ISSUES 6 Abstract Vol. 21, June 2008

Vol. 21, June 2008
Practical Tips on
how to Teach Listening
by Vicky Malteza
sec.ed. state school teacher,
MA in English Language Teaching (University of Reading, UK)
email: [email protected]
How do we teach Listening? Or, to put the question
better, do we really teach Listening per se? Based on
personal experience on the issue, I feel confident to
assert that Listening is hard to teach and, when taught,
it more often than not coincides with teaching Reading
Skills. This is simply because Listening is not confined
to perceiving language samples via tape or cd. Reading
aloud in class, playing a film without subtitles,
understanding oral instructions, participating in oral
discussions or dialogues involve a great deal of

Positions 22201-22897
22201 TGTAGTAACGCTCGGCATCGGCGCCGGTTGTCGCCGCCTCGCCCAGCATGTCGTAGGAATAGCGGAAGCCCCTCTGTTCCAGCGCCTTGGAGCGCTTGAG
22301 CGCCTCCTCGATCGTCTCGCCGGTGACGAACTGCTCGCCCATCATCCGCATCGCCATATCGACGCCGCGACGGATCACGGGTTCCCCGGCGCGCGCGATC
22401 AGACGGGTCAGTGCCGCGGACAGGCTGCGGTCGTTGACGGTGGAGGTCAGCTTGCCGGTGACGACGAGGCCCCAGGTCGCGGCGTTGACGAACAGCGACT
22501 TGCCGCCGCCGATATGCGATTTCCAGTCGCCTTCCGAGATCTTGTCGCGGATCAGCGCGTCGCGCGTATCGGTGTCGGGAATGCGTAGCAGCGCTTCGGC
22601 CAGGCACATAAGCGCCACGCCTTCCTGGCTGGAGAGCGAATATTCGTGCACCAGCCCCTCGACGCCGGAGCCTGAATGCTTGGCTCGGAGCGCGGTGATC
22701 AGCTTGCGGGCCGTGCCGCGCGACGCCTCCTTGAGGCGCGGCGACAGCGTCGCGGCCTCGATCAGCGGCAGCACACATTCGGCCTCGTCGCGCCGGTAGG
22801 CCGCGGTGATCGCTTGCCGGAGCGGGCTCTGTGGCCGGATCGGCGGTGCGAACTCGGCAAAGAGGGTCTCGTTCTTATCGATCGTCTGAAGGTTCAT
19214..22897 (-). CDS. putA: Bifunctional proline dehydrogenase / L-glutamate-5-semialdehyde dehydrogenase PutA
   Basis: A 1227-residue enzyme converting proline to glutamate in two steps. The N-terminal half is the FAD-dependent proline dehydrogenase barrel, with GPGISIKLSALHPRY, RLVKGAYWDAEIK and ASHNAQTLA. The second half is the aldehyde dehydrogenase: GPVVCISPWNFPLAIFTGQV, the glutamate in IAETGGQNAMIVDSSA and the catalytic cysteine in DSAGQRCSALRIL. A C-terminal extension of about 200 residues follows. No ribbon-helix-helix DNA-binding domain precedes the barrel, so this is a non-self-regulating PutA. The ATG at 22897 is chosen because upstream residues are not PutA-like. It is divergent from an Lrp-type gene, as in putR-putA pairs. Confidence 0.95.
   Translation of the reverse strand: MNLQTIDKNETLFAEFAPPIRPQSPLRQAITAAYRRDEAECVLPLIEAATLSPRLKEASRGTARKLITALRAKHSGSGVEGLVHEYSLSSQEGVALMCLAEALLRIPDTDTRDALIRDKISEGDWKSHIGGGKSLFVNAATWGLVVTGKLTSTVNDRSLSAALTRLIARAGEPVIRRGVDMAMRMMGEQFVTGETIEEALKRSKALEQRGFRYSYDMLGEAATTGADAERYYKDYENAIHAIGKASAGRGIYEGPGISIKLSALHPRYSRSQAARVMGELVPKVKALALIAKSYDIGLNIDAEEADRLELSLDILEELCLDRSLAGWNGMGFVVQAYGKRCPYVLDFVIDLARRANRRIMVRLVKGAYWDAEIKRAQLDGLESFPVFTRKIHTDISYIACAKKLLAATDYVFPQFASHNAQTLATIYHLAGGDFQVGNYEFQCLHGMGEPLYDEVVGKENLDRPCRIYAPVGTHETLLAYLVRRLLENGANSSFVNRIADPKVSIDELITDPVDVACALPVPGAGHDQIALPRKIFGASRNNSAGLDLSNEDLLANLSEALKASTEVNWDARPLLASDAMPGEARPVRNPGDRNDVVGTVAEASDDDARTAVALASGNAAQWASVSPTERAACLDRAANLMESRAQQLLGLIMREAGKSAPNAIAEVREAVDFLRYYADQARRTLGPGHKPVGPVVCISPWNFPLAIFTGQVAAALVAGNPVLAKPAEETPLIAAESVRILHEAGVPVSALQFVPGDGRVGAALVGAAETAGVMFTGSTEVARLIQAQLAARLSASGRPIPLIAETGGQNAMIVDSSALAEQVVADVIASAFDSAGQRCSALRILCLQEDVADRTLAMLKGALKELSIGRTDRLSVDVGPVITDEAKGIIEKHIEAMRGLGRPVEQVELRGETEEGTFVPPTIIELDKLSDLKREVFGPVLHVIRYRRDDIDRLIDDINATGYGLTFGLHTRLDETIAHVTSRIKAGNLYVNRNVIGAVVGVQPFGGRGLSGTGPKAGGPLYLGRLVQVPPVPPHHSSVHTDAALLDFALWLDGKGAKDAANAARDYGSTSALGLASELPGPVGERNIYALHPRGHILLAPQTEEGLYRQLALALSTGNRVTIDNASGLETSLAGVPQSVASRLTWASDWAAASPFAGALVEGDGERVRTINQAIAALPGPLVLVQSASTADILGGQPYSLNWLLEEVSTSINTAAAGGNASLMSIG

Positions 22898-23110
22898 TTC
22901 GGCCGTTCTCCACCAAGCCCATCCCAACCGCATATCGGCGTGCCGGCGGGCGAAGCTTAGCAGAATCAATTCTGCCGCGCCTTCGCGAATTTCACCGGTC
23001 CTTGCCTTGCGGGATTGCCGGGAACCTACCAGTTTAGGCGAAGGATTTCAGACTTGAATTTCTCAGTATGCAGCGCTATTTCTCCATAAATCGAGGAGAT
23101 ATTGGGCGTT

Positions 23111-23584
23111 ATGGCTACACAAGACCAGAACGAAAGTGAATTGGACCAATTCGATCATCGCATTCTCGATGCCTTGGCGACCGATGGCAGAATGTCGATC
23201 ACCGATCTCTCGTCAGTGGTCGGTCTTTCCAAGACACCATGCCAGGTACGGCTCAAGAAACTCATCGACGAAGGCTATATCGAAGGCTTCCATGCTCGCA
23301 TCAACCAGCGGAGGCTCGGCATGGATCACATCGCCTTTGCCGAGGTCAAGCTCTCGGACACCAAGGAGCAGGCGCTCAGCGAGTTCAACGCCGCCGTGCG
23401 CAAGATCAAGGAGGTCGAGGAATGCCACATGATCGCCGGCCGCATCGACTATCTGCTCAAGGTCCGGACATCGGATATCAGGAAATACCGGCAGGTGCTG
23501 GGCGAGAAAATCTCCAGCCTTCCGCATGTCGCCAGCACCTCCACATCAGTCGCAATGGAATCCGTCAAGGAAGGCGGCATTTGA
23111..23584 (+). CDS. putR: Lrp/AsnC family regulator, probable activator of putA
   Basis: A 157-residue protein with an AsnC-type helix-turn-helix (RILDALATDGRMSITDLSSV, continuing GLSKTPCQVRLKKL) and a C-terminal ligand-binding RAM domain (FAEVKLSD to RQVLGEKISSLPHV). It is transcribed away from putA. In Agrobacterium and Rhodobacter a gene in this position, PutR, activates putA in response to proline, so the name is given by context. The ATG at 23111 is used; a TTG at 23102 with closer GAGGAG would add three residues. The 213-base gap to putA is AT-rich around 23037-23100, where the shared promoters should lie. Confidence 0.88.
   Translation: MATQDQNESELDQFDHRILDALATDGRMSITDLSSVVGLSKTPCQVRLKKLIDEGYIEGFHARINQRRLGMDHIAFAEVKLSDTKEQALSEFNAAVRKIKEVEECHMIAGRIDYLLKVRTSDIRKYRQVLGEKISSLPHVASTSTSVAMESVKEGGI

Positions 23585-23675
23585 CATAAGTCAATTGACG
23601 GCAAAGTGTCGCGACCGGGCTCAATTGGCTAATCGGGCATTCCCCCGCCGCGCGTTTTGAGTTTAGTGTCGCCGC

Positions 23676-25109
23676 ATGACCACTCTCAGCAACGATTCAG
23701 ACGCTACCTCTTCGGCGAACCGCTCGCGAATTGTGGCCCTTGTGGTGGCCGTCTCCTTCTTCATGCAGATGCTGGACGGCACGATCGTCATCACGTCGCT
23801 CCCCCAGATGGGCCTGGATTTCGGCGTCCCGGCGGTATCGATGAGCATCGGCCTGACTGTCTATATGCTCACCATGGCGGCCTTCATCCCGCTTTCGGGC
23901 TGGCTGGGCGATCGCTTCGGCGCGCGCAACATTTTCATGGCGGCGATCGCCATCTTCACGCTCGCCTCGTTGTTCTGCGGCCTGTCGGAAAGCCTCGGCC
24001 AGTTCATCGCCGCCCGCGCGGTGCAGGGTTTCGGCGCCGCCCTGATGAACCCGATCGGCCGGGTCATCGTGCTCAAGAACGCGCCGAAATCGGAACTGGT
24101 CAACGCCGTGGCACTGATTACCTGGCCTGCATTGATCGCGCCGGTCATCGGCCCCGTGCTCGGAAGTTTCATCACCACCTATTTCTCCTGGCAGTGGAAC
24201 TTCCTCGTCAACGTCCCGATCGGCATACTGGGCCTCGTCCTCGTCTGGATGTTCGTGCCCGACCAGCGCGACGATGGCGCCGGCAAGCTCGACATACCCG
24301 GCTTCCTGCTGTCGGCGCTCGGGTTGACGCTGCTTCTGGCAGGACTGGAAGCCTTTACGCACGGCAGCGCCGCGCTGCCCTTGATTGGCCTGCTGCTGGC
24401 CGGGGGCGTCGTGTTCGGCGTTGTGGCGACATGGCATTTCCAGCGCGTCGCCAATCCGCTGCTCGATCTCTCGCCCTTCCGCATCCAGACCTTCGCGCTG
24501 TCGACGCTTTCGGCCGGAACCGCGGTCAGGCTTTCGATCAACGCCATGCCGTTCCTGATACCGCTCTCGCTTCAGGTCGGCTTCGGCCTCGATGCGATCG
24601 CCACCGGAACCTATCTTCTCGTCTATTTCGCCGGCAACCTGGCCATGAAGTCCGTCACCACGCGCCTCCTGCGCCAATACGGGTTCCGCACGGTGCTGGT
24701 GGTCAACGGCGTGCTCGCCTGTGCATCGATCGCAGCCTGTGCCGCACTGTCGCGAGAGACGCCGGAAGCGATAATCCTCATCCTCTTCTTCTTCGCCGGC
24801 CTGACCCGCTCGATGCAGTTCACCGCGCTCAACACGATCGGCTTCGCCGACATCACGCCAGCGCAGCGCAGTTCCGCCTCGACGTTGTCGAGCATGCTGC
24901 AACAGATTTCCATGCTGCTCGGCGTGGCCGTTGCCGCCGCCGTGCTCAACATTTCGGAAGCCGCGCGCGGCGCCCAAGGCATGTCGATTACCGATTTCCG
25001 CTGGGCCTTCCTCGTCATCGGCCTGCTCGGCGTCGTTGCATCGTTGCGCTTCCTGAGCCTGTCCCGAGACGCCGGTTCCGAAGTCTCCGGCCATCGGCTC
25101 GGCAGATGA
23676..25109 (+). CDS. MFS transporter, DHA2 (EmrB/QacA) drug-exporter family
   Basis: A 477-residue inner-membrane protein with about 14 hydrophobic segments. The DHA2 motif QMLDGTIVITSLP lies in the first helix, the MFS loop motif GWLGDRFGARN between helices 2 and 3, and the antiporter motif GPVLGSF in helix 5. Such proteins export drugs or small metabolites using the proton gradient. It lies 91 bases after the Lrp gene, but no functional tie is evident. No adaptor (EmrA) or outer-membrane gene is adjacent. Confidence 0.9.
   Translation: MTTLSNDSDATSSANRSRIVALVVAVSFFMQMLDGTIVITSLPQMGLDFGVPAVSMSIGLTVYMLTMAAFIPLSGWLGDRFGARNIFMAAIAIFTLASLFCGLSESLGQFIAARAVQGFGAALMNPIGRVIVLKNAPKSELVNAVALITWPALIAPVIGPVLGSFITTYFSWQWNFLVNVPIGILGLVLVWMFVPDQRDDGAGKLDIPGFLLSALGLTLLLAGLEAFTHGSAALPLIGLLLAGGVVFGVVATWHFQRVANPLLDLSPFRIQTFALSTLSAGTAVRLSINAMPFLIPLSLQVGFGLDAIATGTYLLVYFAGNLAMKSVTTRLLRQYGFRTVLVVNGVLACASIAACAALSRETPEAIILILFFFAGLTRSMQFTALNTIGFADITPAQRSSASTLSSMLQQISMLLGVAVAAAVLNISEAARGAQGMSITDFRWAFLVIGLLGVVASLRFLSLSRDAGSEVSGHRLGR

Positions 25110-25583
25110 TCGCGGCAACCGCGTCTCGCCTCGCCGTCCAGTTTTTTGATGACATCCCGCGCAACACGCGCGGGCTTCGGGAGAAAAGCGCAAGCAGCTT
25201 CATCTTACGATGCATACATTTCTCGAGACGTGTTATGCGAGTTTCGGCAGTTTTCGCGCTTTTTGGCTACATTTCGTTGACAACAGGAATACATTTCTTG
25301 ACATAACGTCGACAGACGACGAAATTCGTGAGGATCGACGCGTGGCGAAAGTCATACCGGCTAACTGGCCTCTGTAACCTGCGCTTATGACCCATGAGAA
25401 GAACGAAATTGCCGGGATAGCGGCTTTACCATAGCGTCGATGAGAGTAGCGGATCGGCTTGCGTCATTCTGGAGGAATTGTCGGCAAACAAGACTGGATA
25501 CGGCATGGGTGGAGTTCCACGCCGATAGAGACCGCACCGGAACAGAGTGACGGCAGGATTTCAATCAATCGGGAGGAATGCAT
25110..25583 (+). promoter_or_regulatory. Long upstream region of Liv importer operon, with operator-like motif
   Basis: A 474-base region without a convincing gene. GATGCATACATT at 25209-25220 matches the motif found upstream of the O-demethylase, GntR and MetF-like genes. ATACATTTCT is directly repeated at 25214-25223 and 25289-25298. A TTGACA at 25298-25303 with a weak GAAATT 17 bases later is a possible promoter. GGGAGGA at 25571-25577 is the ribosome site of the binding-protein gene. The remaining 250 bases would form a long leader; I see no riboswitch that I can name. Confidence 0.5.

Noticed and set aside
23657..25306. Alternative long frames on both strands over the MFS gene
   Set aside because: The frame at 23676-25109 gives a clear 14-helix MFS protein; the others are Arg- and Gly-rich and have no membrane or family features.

Listening, too. In this article, I will try to present some of
the ways in which teachers can enhance their students'
Listening Skills. At the same time, I will provide practical
examples of how this can be achieved by making use of
the limited means we possess in a traditional
coursebook-oriented English language class.
At the outset, I feel tempted to highlight that most
EFL teachers do not teach Listening Skills as such,
either because they do not duly appreciate the
importance of the particular Skill in promoting the rest
of the Skills (that is Reading, Writing and Speaking) or,
simply, because they find class time insufficient. Others
might believe it is a Skill simulating to some kind of